Company seeks approval for temporary asphalt plant in Indiana Township
An Alle-Kiski excavating company wants to open a temporary asphalt production facility, and its request will soon go before the zoning hearing board in Indiana Township.
Independence Excavating Inc. will go before the board during a public hearing on June 24 to present plans to build a temporary asphalt batch plant on Saxonburg Boulevard. The company owns the property.
The request is going before the board as a request for a special exception to zoning laws because the township doesn't define what a “temporary asphalt batch plant” is, said Jeff Curti, code enforcement officer.
“Temporary meaning that it will not be there full time,” Curti said. “It's brought in and assembled, and it's for the purpose of operating an asphalt plant.”
During the public hearing, the company will be given a chance to define what the facility will be, what will be made there and its hours.
“He has the right to outline the plans,” Curti said. “He's looking to do this in conjunction with the turnpike project.”
Messages left for Independence Excavating regarding the details of the project were not returned.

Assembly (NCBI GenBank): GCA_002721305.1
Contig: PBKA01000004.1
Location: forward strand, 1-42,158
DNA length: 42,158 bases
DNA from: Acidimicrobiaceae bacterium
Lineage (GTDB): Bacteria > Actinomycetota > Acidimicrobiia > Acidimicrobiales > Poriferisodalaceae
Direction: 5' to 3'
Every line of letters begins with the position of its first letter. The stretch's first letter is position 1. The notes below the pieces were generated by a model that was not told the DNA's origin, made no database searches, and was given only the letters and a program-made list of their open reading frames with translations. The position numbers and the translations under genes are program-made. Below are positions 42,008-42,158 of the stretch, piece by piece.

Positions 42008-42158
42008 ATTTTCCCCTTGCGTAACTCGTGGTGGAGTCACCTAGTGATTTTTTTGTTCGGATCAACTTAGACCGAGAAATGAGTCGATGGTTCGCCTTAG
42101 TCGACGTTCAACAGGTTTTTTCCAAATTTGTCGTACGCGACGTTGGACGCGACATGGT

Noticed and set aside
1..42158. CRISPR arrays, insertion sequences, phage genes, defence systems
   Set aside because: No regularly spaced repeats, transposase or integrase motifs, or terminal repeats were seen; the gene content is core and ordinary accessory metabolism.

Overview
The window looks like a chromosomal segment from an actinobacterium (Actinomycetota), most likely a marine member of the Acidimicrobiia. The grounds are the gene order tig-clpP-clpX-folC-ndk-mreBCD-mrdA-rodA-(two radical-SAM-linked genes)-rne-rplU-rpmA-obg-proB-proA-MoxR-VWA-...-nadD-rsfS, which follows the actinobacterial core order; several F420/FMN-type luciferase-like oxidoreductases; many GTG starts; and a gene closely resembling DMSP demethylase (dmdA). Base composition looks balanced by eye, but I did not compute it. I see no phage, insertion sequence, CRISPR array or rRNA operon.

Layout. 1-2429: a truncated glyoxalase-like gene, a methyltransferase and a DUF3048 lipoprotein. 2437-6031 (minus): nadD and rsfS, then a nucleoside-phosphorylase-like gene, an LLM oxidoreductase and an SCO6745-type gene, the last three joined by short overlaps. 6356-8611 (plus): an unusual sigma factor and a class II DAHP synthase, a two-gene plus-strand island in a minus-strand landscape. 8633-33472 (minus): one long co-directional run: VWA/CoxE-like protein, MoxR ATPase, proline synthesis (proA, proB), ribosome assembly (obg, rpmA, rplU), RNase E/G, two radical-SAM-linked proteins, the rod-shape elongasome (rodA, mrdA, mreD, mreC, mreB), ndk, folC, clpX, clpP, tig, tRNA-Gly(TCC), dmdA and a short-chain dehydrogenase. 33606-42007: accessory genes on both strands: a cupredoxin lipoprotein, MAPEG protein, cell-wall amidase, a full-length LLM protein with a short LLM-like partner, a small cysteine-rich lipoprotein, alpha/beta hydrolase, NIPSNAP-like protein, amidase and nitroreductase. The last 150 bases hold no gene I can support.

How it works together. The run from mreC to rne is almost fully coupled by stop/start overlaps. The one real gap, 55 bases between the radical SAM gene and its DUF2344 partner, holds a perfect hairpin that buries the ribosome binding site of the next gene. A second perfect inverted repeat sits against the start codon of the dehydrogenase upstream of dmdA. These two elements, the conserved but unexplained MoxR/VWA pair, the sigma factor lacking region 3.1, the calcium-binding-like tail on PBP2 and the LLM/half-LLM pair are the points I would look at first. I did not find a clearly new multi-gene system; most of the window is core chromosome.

The Pennsylvania Turnpike is being reconstructed between Harmar and Route 8. Curti said the construction is expected to continue through 2017.
Tom Fox, spokesman for the Turnpike Commission, said it is not involved with building the temporary plant and does not have a contract with Independence Excavating regarding turnpike reconstruction.
However, Fox said, one of the contractors for one of the turnpike projects may be working with Independence on the asphalt plant.
He said there's no way for the turnpike commission to know whether that is the case since contractors don't need the commission's permission to enter into such a subcontract.
Residents will be able to voice their opinions during the hearing.
Curti said he hasn't received any complaints.
“Obviously, the concern is going to be noise and odor,” he said. “Those two factors, along with hours of operations.”
Curti said the company will need to address those concerns during the hearing.
There aren't many residents who live close to the property, but there are some residents who live within a few hundred feet of it.
“I would expect they would have some concerns,” Curti said.
According to Curti, the property, which is vacant, is zoned as industrial.
Curti said the decision to allow the facility to move forward probably would be decided at the hearing but could be revisited if residents' concerns are valid.
“Routinely, decisions are made at the hearing,” he said. “But if it's going to be a complex case, the zoning hearing board has the right to table it.”
Emily Balser is a staff writer for Trib Total Media. She can be reached at 724-226-7710 or email@example.com.
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